Mariano v. Borough of Dickson City et al

Filing 25

MEMORANDUM (Order to follow as separate docket entry) re 17 MOTION TO DISMISS FOR FAILURE TO STATE A CLAIM. Signed by Honorable Malachy E Mannion on 12/2/13. (bs)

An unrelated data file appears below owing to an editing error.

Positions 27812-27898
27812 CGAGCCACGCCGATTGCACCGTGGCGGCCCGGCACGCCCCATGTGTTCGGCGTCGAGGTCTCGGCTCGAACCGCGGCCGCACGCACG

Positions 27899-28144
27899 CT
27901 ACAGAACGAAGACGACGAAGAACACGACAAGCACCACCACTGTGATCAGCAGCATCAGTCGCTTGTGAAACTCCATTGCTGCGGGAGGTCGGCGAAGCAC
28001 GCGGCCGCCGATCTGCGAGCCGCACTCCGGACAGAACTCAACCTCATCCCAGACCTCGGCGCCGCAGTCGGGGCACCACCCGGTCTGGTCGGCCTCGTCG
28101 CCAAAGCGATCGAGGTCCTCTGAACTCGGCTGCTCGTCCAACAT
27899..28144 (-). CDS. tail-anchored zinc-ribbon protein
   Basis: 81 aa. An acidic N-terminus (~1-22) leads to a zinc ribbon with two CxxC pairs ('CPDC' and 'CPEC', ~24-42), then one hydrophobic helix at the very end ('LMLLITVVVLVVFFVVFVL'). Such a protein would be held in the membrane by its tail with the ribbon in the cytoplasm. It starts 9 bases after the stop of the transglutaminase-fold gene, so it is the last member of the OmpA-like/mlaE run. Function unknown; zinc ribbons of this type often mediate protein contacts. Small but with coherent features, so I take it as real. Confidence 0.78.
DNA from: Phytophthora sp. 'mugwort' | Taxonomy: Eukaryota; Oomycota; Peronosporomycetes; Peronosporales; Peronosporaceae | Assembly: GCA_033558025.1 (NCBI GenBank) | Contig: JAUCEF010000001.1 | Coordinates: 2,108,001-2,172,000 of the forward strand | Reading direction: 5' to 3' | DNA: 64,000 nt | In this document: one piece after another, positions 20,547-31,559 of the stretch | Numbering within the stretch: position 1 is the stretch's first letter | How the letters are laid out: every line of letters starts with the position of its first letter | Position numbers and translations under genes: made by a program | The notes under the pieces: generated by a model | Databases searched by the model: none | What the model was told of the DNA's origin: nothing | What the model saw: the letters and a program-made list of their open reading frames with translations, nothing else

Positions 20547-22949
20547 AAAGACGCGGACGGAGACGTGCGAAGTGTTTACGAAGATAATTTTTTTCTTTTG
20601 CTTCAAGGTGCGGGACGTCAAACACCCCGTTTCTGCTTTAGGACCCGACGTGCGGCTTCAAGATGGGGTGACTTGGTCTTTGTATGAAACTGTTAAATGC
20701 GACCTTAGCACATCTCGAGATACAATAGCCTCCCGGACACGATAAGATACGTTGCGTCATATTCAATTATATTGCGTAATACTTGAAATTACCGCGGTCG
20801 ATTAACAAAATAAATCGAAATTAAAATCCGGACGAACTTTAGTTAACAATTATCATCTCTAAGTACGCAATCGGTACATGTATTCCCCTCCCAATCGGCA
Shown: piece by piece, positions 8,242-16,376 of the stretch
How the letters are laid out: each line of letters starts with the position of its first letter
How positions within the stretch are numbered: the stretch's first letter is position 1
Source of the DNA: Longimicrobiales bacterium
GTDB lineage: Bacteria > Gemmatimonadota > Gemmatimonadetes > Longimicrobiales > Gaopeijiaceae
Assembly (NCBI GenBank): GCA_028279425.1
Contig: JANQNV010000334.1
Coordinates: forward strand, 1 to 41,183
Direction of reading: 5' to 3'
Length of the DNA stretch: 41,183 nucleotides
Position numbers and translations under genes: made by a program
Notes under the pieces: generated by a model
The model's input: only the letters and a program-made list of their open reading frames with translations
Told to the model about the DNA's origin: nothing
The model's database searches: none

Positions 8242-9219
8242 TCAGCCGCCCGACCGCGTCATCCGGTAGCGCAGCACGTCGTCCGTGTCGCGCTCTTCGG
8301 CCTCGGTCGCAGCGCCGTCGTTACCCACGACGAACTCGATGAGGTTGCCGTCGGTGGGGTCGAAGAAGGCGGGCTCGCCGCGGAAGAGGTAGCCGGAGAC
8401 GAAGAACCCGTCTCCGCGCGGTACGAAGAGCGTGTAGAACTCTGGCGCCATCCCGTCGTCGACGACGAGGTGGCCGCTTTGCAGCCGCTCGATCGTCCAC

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UNITED STATES DISTRICT COURT MIDDLE DISTRICT OF PENNSYLVANIA ANTHONY P. MARIANO, : : Plaintiff : v. BOROUGH OF DICKSON CITY, ANTHONY ZALESKI, et al. Defendants : CIVIL ACTION NO. 3:13-0097 (JUDGE MANNION) : : MEMORANDUM Pending before the court is defendants’ motion to dismiss plaintiff’s amended complaint for failure to state a claim. (Doc. No. 17). Defendants’ motion to dismiss will be GRANTED IN PART and DENIED IN PART. I. BACKGROUND The amended complaint, (Doc. No. 11), alleges that plaintiff Anthony P. Mariano was a police officer for the Borough of Dickson City and a member of the police collective bargaining unit (“CBU”) beginning in March 2004. On January 22, 2012, plaintiff began to inquire about his rights under the Collective Bargaining Agreement (“CBA”) for the Dickson City police officers. (Doc. No. 11, at ¶18). One week later, plaintiff was informed at the direction of defendant Police Chief William Bilinski, III (“Chief Bilinski”) that Chief Bilinski was displeased with the inquiries, and that asking further questions would jeopardize plaintiff’s job. (Id., at ¶¶19-20). In February 2012, Chief Bilinski accused plaintiff of improperly making personal use of borough dumpsters, although after plaintiff confronted him, Chief Bilinski did not file official charges. (Id., at ¶21). Plaintiff wrote to Chief Bilinski that same month, indicating that he felt harassed and improperly singled out by Chief Bilinski, and requested a grievance procedure. Chief Bilinski did not respond. (Id., at ¶22). On April 1, 2012, Chief Bilinski gave plaintiff a letter removing him from the schedule for violating policies and procedures. Plaintiff had not been charged with any disciplinary actions prior to receipt of the letter. (Id., at ¶23). Since he received the letter, plaintiff has not been reinstated onto the work schedule. He alleges that he has effectively been terminated from his job as a police officer in Dickson City. (Id., at ¶26). In May 2012, plaintiff learned that various public officials, including defendant Dickson City Council President Barbara Mecca (“President Mecca”), Police Officer Chris Tulley (“Officer Tulley”)1, and Chief Bilinski were speaking negatively about plaintiff’s character and reputation. Plaintiff alleges that defendants told community members and loss prevention officers at Dickson City retailers that plaintiff had been terminated for conduct unbecoming a police officer, or, alternatively, that he had been fired for cause for failing to act in accordance with police regulations. (Id., at ¶¶27-29, 31). That same month, plaintiff submitted grievances to Chief Bilinski and President Mecca, neither of whom responded to the grievance requests. (Id., at ¶32). Since that time, defendants have continued to speak out negatively 1 Officer Tulley is not a defendant in this matter. 2 regarding plaintiff’s reputation. (Id., at ¶34). Plaintiff filed an amended complaint, (Doc. No. 11), naming the Borough of Dickson City, Borough Mayor Anthony Zaleski, President Mecca, Chief Bilinski, and council members Stanley Prushinski, Robert Hall, Rose Louryk, Jeff Kovaleski, Michael Fedorka, and Jack Horvath as defendants. He alleges that the injury to his reputation and the lack of process afforded him before his termination were violations of his constitutional right to due process under 42 U.S.C. §1983. (Count I of the complaint). He brings additional state law tort claims for false light (Count II), defamation (Count III), and publicity given to private life (Count IV). Defendants move to dismiss on the grounds that plaintiff failed to exhaust his administrative remedies under the CBA, and that defendants are entitled to immunity from prosecution. Defendants also argue that plaintiff has failed to state any claim on which relief may be granted. (Doc. No. 18). II. STANDARDS OF REVIEW Motion to Dismiss Standard The defendant’s motion to dismiss is brought pursuant to the provisions of Fed.R.Civ.P. 12(b)(6). This rule provides for the dismissal of a complaint, in whole or in part, if the plaintiff fails to state a claim upon which relief can be granted. The moving party bears the burden of showing that no claim has been stated, Hedges v. United States, 404 F.3d 744, 750 (3d Cir. 2005), and 3 dismissal is appropriate only if, accepting all of the facts alleged in the complaint as true, the plaintiff has failed to plead “enough facts to state a claim to relief that is plausible on its face.” Bell Atlantic Corp. v. Twombly, 550 U.S. 544, 127 S. Ct. 1955, 1974 (2007) (abrogating “no set of facts” language found in Conley v. Gibson, 355 U.S. 41, 45-46 (1957)). The facts alleged must be sufficient to “raise a right to relief above the speculative level.” Twombly, 550 U.S. 544, 127 S. Ct. at 1965. This requirement “calls for enough fact[s] to raise a reasonable expectation that discovery will reveal evidence of” necessary elements of the plaintiff’s cause of action. Id. Furthermore, in order to satisfy federal pleading requirements, the plaintiff must “provide the grounds of his entitlement to relief,” which “requires more than labels and conclusions, and a formulaic recitation of the elements of a cause of action will not do.” Phillips v. County of Allegheny, 515 F.3d 224, 231 (3d Cir. 2008) (brackets and quotations marks omitted) (quoting Twombly, 550 U.S. 544, 127 S. Ct. at 1964-65). In considering a motion to dismiss, the court generally relies on the complaint, attached exhibits, and matters of public record. See Sands v. McCormick, 502 F.3d 263 (3d Cir. 2007). The court may also consider “undisputedly authentic document[s] that a defendant attaches as an exhibit to a motion to dismiss if the plaintiff’s claims are based on the [attached] documents.” Pension Benefit Guar. Corp. v. White Consol. Indus., 998 F.2d 1192, 1196 (3d Cir. 1993). Moreover, “documents whose contents are alleged 4 in the complaint and whose authenticity no party questions, but which are not physically attached to the pleading, may be considered.” Pryor v. Nat’l Collegiate Athletic Ass’n, 288 F.3d 548, 560 (3d Cir. 2002). However, the court may not rely on other parts of the record in determining a motion to dismiss. See Jordan v. Fox, Rothschild, O’Brien & Frankel, 20 F.3d 1250, 1261 (3d Cir. 1994). Generally, the court should grant leave to amend a complaint before dismissing it as merely deficient. See, e.g., Fletcher-Harlee Corp. v. Pote Concrete Contractors, Inc., 482 F.3d 247, 252 (3d Cir. 2007); Grayson v. Mayview State Hosp., 293 F.3d 103, 108 (3d Cir. 2002); Shane v. Fauver, 213 F.3d 113, 116-17 (3d Cir. 2000). “Dismissal without leave to amend is justified only on the grounds of bad faith, undue delay, prejudice, or futility.” Alston v. Parker, 363 F.3d 229, 236 (3d Cir. 2004). §1983 Standard Plaintiff brings his constitutional claim pursuant to 42 U.S.C. §1983. Section 1983 does not itself bestow substantive rights, but instead creates a remedy for violation of a person’s constitutional rights. Gonzaga Univ. v. Does, 536 U.S. 273 (2002). The statute provides: Every person who, under color of any statute, ordinance, regulation, custom, or usage, of any State or Territory or the District of Columbia, subjects or causes to be subjected, any citizen of the United States or other person within the jurisdiction thereof to the deprivation of any rights, privileges, or immunities secured by the Constitution and laws, shall be liable to the party injured in an action at law, suit in equity, or other proper 5 proceeding for redress . . . . 42 U.S.C. §1983. To establish a claim under §1983, a person must prove that someone deprived him of a constitutional right while acting under the color of state law. Kneipp v. Tedder, 95 F.3d 1199, 1204 (3d Cir. 1996). Liability under §1983 is personal in nature and can only follow personal involvement in the alleged wrongful conduct shown through specific allegations of personal direction or actual knowledge and acquiescence. See Robinson v. City of Pittsburgh, 120 F.3d 1286 (3d Cir. 1997) (citing Rhode v. Dellarciprete, 845 F.2d 1195, 1207 (3d Cir. 1988)); see also Kokinda v. Breiner, 557 F. Supp. 2d 581, 587 (M.D. Pa. 2008). A municipality is a “person” for purposes of §1983. See Bd. of the County Comm'rs of Bryan County, Oklahoma v. Brown, 520 U.S. 397, 403 (1997) (citing Monell v. New York City Dep't of Soc. Servs., 436 U.S. 658, 689 (1978)). But §1983 does not allow municipal liability under a theory of respondeat superior. Id. A municipality is not liable under §1983 merely for employing someone who violates a person’s civil rights; rather, a municipality that does not directly violate a person’s civil rights is liable only where it has in place a policy or custom that led to the violation. Id. The plaintiff bears the burden of identifying the policy or custom. Id. This rule ensures that a municipality will only be liable where it is the “moving force” behind the plaintiff's injury. Id. 6 III. DISCUSSION Failure to Exhaust Administrative Remedies There is no general exhaustion requirement for a claim under 42 U.S.C. §1983. See Patsy v. Board of Regents of State of Florida, 457 U.S. 496. However, where a plaintiff, as here, brings a claim for violation of the right to procedural due process, a plaintiff “must have taken advantage of the processes that were available, unless those processes were patently inadequate.” Alvin v. Suzuki, 227 F.3d 107, 116 (3d Cir. 2000). Where there is an available grievance process, a plaintiff alleging a procedural due process violation must pursue that process before seeking redress in the courts, unless the grievance process is blocked or there is evidence that it is a sham. Garzella v. Borough of Dunmore, 280 Fed. Appx. 169, 173 (3d Cir. 2008). The failure to exhaust remedies under a CBA is an affirmative defense. See Wright v. Universal Maritime Services Corp., 525 U.S. 70, 75 (1998)(referring to failure to exhaust remedies under a CBA as an affirmative defense). Defendants argue that plaintiff failed to exhaust his administrative remedies under the CBA. Specifically, they argue that submitting grievances to Chief Bilinski and President Mecca, as plaintiff alleges he did, (Doc. No. 11 at ¶¶ 22, 32-33), is insufficient to exhaust his remedies under the CBA. Although they contend that plaintiff’s attempts to file grievances were improper and inadequate, defendants do not provide sufficient information to explain to 7 the court what the proper grievance procedures under the CBA are.2 Without that information, the court is unable to say whether the grievance procedures were adequate, or whether plaintiff properly followed them. Plaintiff has alleged attempts to comply with grievance procedures. Defendants have failed to demonstrate that plaintiff did not exhaust his administrative remedies by using those procedures. Therefore, at this motion to dismiss stage, the court cannot find that plaintiff failed to exhaust his remedies under the CBA. Claims against Defendants in their Official Capacities Plaintiff has named the non Borough defendants individually and in their official capacities as mayor, chief of police, and borough council members. (Doc. No. 11, at 1). The liability of defendants as individuals is addressed below, but the claims against them in their official capacities “represent only another way of pleading an action against an entity of which an officer is an agent.” Kentucky v. Graham, 473 U.S. 159, 165-166 (1985)(quoting Monell, 463 U.S. at 690, n.55). Such claims are redundant of the claims against the Borough of Dickson City and may be dismissed by the court. See Desi’z 2 Defendants have not provided the court with the CBA. Plaintiff did attach certain pages of the CBA, along with several other exhibits, to his brief in opposition to defendants’ motion to dismiss. (Doc. No. 19). Plaintiff also alleges new facts in his brief in opposition. The court has not considered the documents attached to the brief in opposition, nor the newly alleged facts, as “[i]t is axiomatic that the complaint may not be amended by the briefs in opposition to a motion to dismiss.” Heim v. York County Prison, 10-CV-1369, 2013 WL 1414638, at *6, n. 7 (M.D.Pa. 2013). 8 Pizza, Inc. V. City of Wilkes-Barre, 2006 WL 2460881, at *33 (M.D.Pa. 2006); see also Burton v. City of Phila., 121 F.Supp. 2d 810, 812 (E.D.Pa. 2000). Thus, the claims against Chief Bilinski, President Mecca, and council members Prushinski, Hall, Louryk, Kovaleski, Fedorka, and Horvath in their official capacities are DISMISSED. 14th Amendment Due Process Claim Defendants argue that plaintiff has failed to state a claim against them for violation of his due process rights, presumptively under the Fourteenth Amendment.3 The 14th Amendment prohibits a state from "depriv[ing] any person of life, liberty, or property without due process of law." U.S. Const. amend. XIV, §1. Although it is not entirely clear from the complaint, plaintiff seems to be alleging that he has property interests in his job and in his reputation, and that defendants harmed his interests in his job and reputation without following proper procedures, thus violating his right to due process. This claim appears to be one for violations of procedural due process. (Doc. No. 11 , at ¶ 47; Plaintiff was not “provided notice or an opportunity to be heard before being suspended.”) However, out of an abundance of caution, the court will also address whether plaintiff has made out a claim for violation 3 Although plaintiff does not specify which amendment his due process claim falls under, there are no federal actors mentioned in the complaint. The court will therefore construe the claim as brought pursuant to the 14th Amendment. 9 of substantive due process. Substantive Due Process To the extent that the plaintiff is attempting to assert a substantive due process claim, he must prove that he was deprived of a protected property interest by arbitrary or capricious government action. See Sameric Corp. v. City of Philadelphia, 142 F.3d 582, 590 (3d Cir.1998). For an interest to implicate substantive due process, it must be “‘fundamental’ under the United States Constitution. Nicholas. v. Penn. State Univ., 227 F.3d 133, 140 (3d Cir. 2000). Courts have held that public employment is not a fundamental right entitled to substantive due process protection. Hill, 455 F.3d, at 235, n. 12, citing Nicholas, 227 F.3d, at 142. Nor is there a fundamental interest in one’s reputation. McCarthy v. Darman, 2009 WL 2928902 at *2 (September 9, 2009 E.D.Pa.) citing Hill v. Borough of Kutztown, 455 F.3d 225 at 235 n. 12. (3d Cir. 2006)). Thus, plaintiff does not make out a claim that a right protected by substantive due process has been violated. To the extent plaintiff alleges a substantive due process claim, it fails. Defendants’ motion to dismiss is GRANTED as to any substantive due process claim. Procedural Due Process The court will address the procedural due process claims regarding plaintiff’s reputation and plaintiff’s termination from employment separately. “[A] procedural due process analysis involves a two step inquiry: (1) does the 10 complaining party have a protected liberty or property interest and, if so, (2) does the available process comport with all constitutional requirements.” Bowen v. Ryan, 2006 WL 3437287 (M.D. Pa. Nov. 29, 2006) aff'd, 248 Fed. Appx. 302 (3d Cir. 2007); see also Shoats v. Horn, 213 F.3d 140, 143 (3d Cir. 2000). To have a property interest in a job, “a person must have more than a unilateral expectation of continued employment; rather, she must have a legitimate entitlement to such continued employment.” Hill, 455 F.3d at 234 (citing Elmore v. Cleary, 399 F.3d 279, 282 (3d Cir. 2005)). Whether a legitimate entitlement exists is a question of state law. Hill, 455 F.3d at 234. The court must first determine whether plaintiff has a protected interest in continued employment. Police officers “under contract are not at-will employees because they cannot be terminated without a showing of just cause and a hearing.” Rosiji v. City of Phila., 2012 WL 1646726, at *7 (E.D.Pa. May 9, 2012). 53 Pa.C.S.A. §12638 provides that “no police officer or fireman... shall be removed or discharged, except for cause, upon written charges, and after an opportunity to be heard in his own defense.” Courts have found that the “just cause” requirement of that law confers a constitutionally protected entitlement to continued employment for Pennsylvania municipal police officers. Rosiji, 2012 WL 1646726, at *7 (citing McDonald v. Pa. State Police, 2009 WL 3241858, at *4 (W.D.Pa. Oct. 2, 2009)). Here, plaintiff has alleged that he was terminated without cause, and 11 that Chief Bilinski, the mayor, and council officials terminated him without due process in violation of the CBA. Under the facts set forth in the complaint, it is premature to dismiss plaintiff’s procedural due process claim as it relates to his termination from employment as a police officer. Plaintiff has alleged that he has been effectively terminated. It is plausible that plaintiff has a protected property interest, and he has alleged adequately that he was not provided proper due process by the police chief, borough mayor, and borough council before his employment was terminated. The defendants’ motion to dismiss plaintiff’s procedural due process claim regarding his employment as a police officer is DENIED.4 As to whether plaintiff has a protected interest in being free from injury to his reputation, “reputation alone is not an interest protected by the Due Process Clause.” Dee v. Borough of Dunmore, 549 F.3d 225, 233 (3d Cir. 2008). Rather, in order to have a liberty interest in his reputation, “a plaintiff must show a stigma to his reputation plus deprivation of some additional right or interest.” Hill, 455 F.3d at 236. This is known as the “stigma-plus” test. Id. In the public employment context, the stigma-plus test means that an employer “creates and disseminates a false and defamatory impression about the employee in connection with his termination.” Id. (citing Codd v. Velger, 4 Defendants make passing mention of “qualified immunity,” (Doc. No. 18, at 7), but their briefs solely address qualified immunity from state law tort claims. They fail to address immunity for §1983 claims, and so the court does not address §1983 immunity. 12 429 U.S. 624, 628 (1977)). The dissemination of a false impression is the “stigma,” while the termination from employment is the “plus.” Hill, 455 F.3d, at 236. The proper remedy for this type of constitutional violation is a “nameclearing” hearing. Id. Here, plaintiff has alleged that he was terminated, and that individual defendants were spreading false information about his behavior in connection with that termination. Plaintiff makes specific allegations about Chief Bilinski speaking disparagingly and falsely about him to members of the community regarding the circumstances surrounding his termination, specifically to loss prevention officers working at various Dickson City retailers. (Doc. No. 11, ¶¶ 28, 29). These allegations are sufficient to make out a claim for “stigma-plus” injury to plaintiff’s reputation by Chief Bilinski. Thus, defendants’ motion is DENIED as to the plaintiff’s procedural due process claim for injury done to his reputation by Chief Bilinski. Plaintiff fails, however, to make any specific allegations of personal involvement in disparaging plaintiff’s reputation in connection with his termination on the part of other individual defendants. Plaintiff alleges that “councilmen...spoke to members of the community” regarding his conduct as a police officer. Such allegations are too vague, and do not adequately allege personal involvement of the mayor and council members. Accordingly, defendants’ motion to dismiss the procedural due process claim regarding injury to plaintiff’s reputation is GRANTED as to defendants Mayor Zaleski, 13 President Mecca, Prushinski, Hall, Louryk, Kovaleski, Fedorka, and Horvath. However, the court will grant the plaintiff one final opportunity to amend his complaint to allege personal involvement of the defendants in injuring plaintiff’s reputation. False Light, Defamation, and Publicity Given to Private Life Claims5 To make out a claim for publicity given to private life under Pennsylvania law, one must show that publicity has been given to private facts, which would be highly offensive to a reasonable person, and which are not of legitimate concern to the public. Krajewski v. Gusoff, 53 A.3d 793, 806, at n. 4 (Pa. Super. 2012). A claim for false light requires that the false light in which the other was placed would be highly offensive to a reasonable person, and the actor knew or acted with disregard as to the falsity of the publicized matter. Id., at 805-6. To make out a claim for defamation, a plaintiff must prove: (1) a defamatory communication; (2) publication by defendants; (3) application of the statements to the plaintiff; (4) understanding of the recipient of its defamatory meaning; (5) understanding by recipient that statement applied to 5 Plaintiff purports to seek “all remedies available pursuant to USC §1983" for each of these state law tort claims. Plaintiff has not pleaded that any of these state tort causes of action (Counts II, III, and IV) arise under federal law, and the court treats them simply as state tort law claims arising from the same set of circumstances as his Due Process claims. 14 plaintiff; (6) special harm to the plaintiff; and (7) abuse of a conditionally privileged occasion. 42 Pa.C.S. §8343(a). The court initially determines whether the statements complained of tends to harm the reputation of plaintiff so as to lower him in the esteem of the community. Maier v. Maretti, 671 A.2d 701, 703 (Pa. Super. 1995). A statement is defamatory if it ascribes to the plaintiff conduct that would affect his fitness for properly carrying out his profession. Id.(citing Gordon v. Lancaster Osteopathic Hosp. Assn., 340 A.2d 1364 (Pa. Super. 1985)). A complaint for defamation must, on its face, identify specifically the recipients of the alleged defamatory statements. Woodward v. ViroPharma Inc., 2013 WL 1485110, at *4 (Apr. 3, 2013 Pa. Super.)(citing Davis v. Resourced for Human Devel. Inc., 770 A.2d 353, 358 (Pa. Super. 2001)). Defendants argue that the doctrine of immunity protects the defendants from plaintiff’s state law tort claims. (Doc. No. 18, at 6-10). Defendants point to the Pennsylvania Political Subdivision Tort Claims Act (“PPSTCA”), which provides that “no local agency shall be liable for any damages on account of any injury to a person or property caused by any act of the local agency or an employee thereof or any other person.” 42 Pa.C.S.A. §8541. The Act enumerates several exceptions for various negligent acts. 42 Pa.C.S.A. §8542. It is well-established that immunity under the PPSTCA applies only to state law tort claims, and not federal civil rights suits under §1983. Burkhart v. Knepper, 310 F.Supp.2d 734, 743 (W.D.Pa. 2004), citing Wade v. City of 15 Pittsburgh, 765 F.2d 405, 407 (3d Cir. 1985). A borough, as a municipal corporation organized under the laws of the Commonwealth, qualifies as a local agency under the PPSTCA. Schor v. North Braddock Borough, 801 F.Supp.2d 369, 382 (W.D.Pa. 2011). Defendants are correct that here, plaintiff’s state law claims for false light, defamation, and publicity given to private life (respectively Counts II, III, and IV of the amended complaint, Doc. No. 11) are not actions which fall into the exceptions from immunity in 42 Pa.C.S.A. §8542. See Thompson v. Wagner, 631 F.Supp.2d 664, 688 (W.D.Pa. 2008). The PPSTCA therefore precludes suit on these state law claims against defendant Borough of Dickson City. Defendants’ motion to dismiss Counts II, III, and IV of the amended complaint is GRANTED as to defendant Borough of Dickson City. Defendants also argue that the individual defendants are immune from defamation under the common law defense of high public official immunity. High public official immunity predates the PPSTCA and is not abrogated by it. Lindner v. Mollan, 677 A.2d 1194, 1196 (Pa. 1996). “Pennsylvania exempts a high public official from all civil suits for damages arising out of false defamatory statements and even from statements or actions motivated by malice, provided the statements are made or the actions are taken in the course of the official’s duties or powers.” Smith v. Borough of Dunmore, 633 F.3d 176, 181 (3d Cir. 2011), citing Lindner, 677 A.2d, at 1195. High public official immunity applies to invasion of privacy claims and false light claims, 16 as well as defamation claims. See Poteat v. Harrisburg Sch. Dist., 33 F.Supp.2d 384, 395 (M.D.Pa. 1999); see also McErlean v. Borough of Darby, 157 F.Supp.2d 441, at 446 (E.D.Pa. 2001). Whether a public official is entitled to the immunity depends on “the nature of his duties, the importance of his office, and particularly whether or not he has policy-making functions.” Reinhold v. County of York, 2012 WL 4104793, at *24 (August 31, 2012 M.D.Pa.), citing Montgomery v. City of Phila., 140 A.2d 100, 105 (Pa. 1958). If an official is entitled to the immunity, the court considers the formality of the forum in which the alleged acts occurred, and the “relationship of the legitimate subject of governmental concern to the person seeking damages” to determine whether they were within the scope of defendants’ official duties. Reinhold, 2012 WL 410793, at *24, (citing Hall v. Kiger, 795 A.2d 497, 501 (Pa. Commonw. Ct. 2002)). Borough mayors qualify as high public officials for purposes of immunity, Lindner, 677 A.2d, at 1198, as do borough council members. Smith, 633 F.3d at 181, n.7, citing Osiris Enters. v. Borough of Whitehall, 877 A.2d 560, 567 (Pa. Commonw. Ct. 2005). Thus, if the statements complained of in Counts II, III, and IV of the amended complaint occurred while the mayor, council president, and council members were performing official duties, they have high public official immunity from those claims. Plaintiff alleges that the mayor and council member defendants’ statements regarding his fitness for police work were made “at a council 17 meeting,” (Doc. No. 11, at ¶54), and “outside of council meetings.” (Id. at ¶ 31). Courts have held that high public officials are immune for statements made during council meetings. Greene v. Street, 2011 WL 208382 at *8 (January 20, 2011, E.D.Pa.), citing Lindner, 677 A.2d. at 1199. Thus, defendants here are immune from suit regarding any such statements. As to statements allegedly made “outside of council meetings,” they are entitled to immunity, as they are regarding the job performance of a police officer, which is a matter of public importance and safety. See McErlean,157 F.Supp. 2d, at 447 (finding that statements made about alleged misfeasance of borough employees were within scope of mayor and council members’ duties). Even if those statements were not made within the scope of the duties of defendants, however, the allegations made by plaintiff regarding out-ofmeeting statements are impermissibly vague. Plaintiff fails to adequately allege personal involvement by the individual council members and mayor. He does not indicate the specific content of the allegedly defamatory statements, which particular defendants are alleged to have made them, or when, where, or to whom they were made. These cursory allegations are insufficient to sustain claims for false light, defamation, and publicity given to private life. Thus, defendants’ motion to dismiss Counts II, III, and IV will be GRANTED as to defendants Zaleski, Mecca, Prushinski, Hall, Louryk, Kovaleski, Fedorka, and Horvath. The status of a police chief for high public official immunity purposes is 18 less clear. Some courts have held that police chiefs are “high public officials,” while another has reserved its judgment on the matter. See Cotner v. Yoxheimer, 2008 WL 2680872, at *14 (July 2, 2008 M.D. Pa.); Ammlung v. City of Chester, 53 Pa. D.&C. 169, 172 (Ct.Com.Pl. 1971); but see Webb v. Bristol Borough, 2012 WL 3024761, at *3 (July 24, 2012 E.D. Pa)(finding that whether a police chief is a high public official depends on whether the position entails policy-making, a determination which the judiciary should make on a case-by-case basis). Discovery is necessary to make this case-specific determination, Id. (citing Lindner, 677 A.2d. at 1198), where, as here, the role of Chief Bilinski in making borough policy is not clear. The court is thus unable to say that Chief Bilinski is entitled to high public official immunity for Counts II, III, and IV of the complaint. Defendants also allege that Chief Bilinski is entitled to immunity under the PPSTCA, which extends to municipal officers acting in their official capacities. Holloway v. Brechtse, 279 F.Supp.2d 613, 615 (E.D.Pa. 2003); 42 Pa.C.S.A.§8546. Officers are not immune if “their conduct amounts to actual fraud, crime, actual malice or willful misconduct.” Sameric Corp. of Delaware, Inc. v. City of Phila., 142 F.3d 582 (3d Cir. 1998); 42 Pa.C.S.A. §8550. Willful misconduct “is more than mere negligence or even gross negligence.” Vicky M. v. Northeast. Educ.Intermediate Unit 19, 486 F.Supp.2d 437, 460 (M.D. Pa. 2007). For purposes of the PPSTCA, willful misconduct is synonymous with “intentional tort.” Id. One acting with willful misconduct “desired to bring about 19 the result that followed,” or was at least aware that it “was substantially certain to ensue.” Id., citing Evans v. Phila. Transp. Co., 212 A.2d 440,443 (1965). Defamation is an intentional tort under Pennsylvania law. See Feingold v. Hendrzak, 15 A.3d 937, 942 (Pa.Super. 2011); see also Remick v. Manfredy, 238 F.3d 248, 258 (3d Cir. 2001). False light and publicity given to private life are species of invasion of privacy claims. Krajewski v. Gusoff, 53 A.3d 793, 805 (Pa.Super. 2012). Invasion of privacy is an intentional tort. See Young v. Bethlehem Area Vo-Tech Sch., 2007 WL 674617 at *11 (February 28, 2007 E.D. Pa). Plaintiff alleges that Chief Bilinski “caused to be published” in front of employees of the borough and the public that he was unfit for work as a police officer. (Id., at ¶55). Chief Bilinski is alleged to have directed Officer Tully to speak falsely about plaintiff in the community. (Id., at ¶ 28). Plaintiff also alleges that the statements made were false, (Id., at ¶56), that Bilinski knew they were false, that they were made maliciously with the intent to harm him, (Id., at ¶¶59, 63), and that he was, in fact, harmed both in his reputation and his ability to find employment as a police officer. (Id., at ¶¶57-58, 60-62). These allegations constitute claims for “willful misconduct” in committing intentional torts such that Chief Bilinski is not entitled to immunity under the PPSTCA on the Counts II, III, and IV. Plaintiff has failed, however, to adequately state a claim for publicity given to private life, as plaintiff’s performance as a police officer is a matter of 20 public concern. The motion to dismiss Count IV of the complaint is therefore GRANTED as to Chief Bilinski. Plaintiff has adequately alleged that Chief Bilinski knowingly made and directed others to make statements placing plaintiff in a false light, and that he knew that the statements would cause plaintiff to feel “seriously offended and aggrieved.” See Krajewski, 53 A.3d, at 807)(citing Restatement (Second) Torts §652E). Defendants’ motion to dismiss Count II of the complaint as to Chief Bilinski is DENIED. Plaintiff’s allegations regarding statements made by Chief Bilinski are not sufficient to allow his defamation claim to go forward at this stage. He has failed to allege with requisite specificity the identities of the loss prevention officers and others to whom his alleged statements were made. Defendants’ motion to dismiss Count III of the complaint is GRANTED as to Chief Bilinski. Plaintiff will be allowed an opportunity to amend his complaint regarding the defamation claim. IV. Conclusion Defendants’ motion to dismiss is GRANTED IN PART and DENIED IN PART. The claims against defendants in their official capacities are DISMISSED. Any claims for violations of substantive due process are DISMISSED. Plaintiff’s claim for violations of procedural due process in injuring his reputation are DISMISSED as to President Mecca, Zaleski, Prushinski, Hall, Louryk, Kovaleski, Fedorka, and Horvath. Plaintiff may 21 amend his complaint on this the issue of violation of due process as to reputational injury WITHIN 14 DAYS. Counts II, III, and IV of the amended complaint are DISMISSED as to defendants Borough of Dickson City, President Mecca, Zaleski, Prushinski, Hall, Louryk, Kovaleski, Fedorka, and Horvath. Counts III and IV are also DISMISSED as to Chief Bilinski. Plaintiff may amend his complaint regarding Count III WITHIN 14 DAYS. Plaintiff’s claim for violation of procedural due process in terminating plaintiff’s job remains as to all defendants. His claim for violation of procedural due process in injuring his reputation remains as to Chief Bilinski and the Borough of Dickson City. Count II of the amended complaint remains as to Chief Bilinski. A separate order shall issue. s/ Malachy E. Mannion MALACHY E. MANNION United States District Judge Date: December 2, 2013 O:\Mannion\shared\MEMORANDA - DJ\2013 MEMORANDA\13-0097-01.wpd 22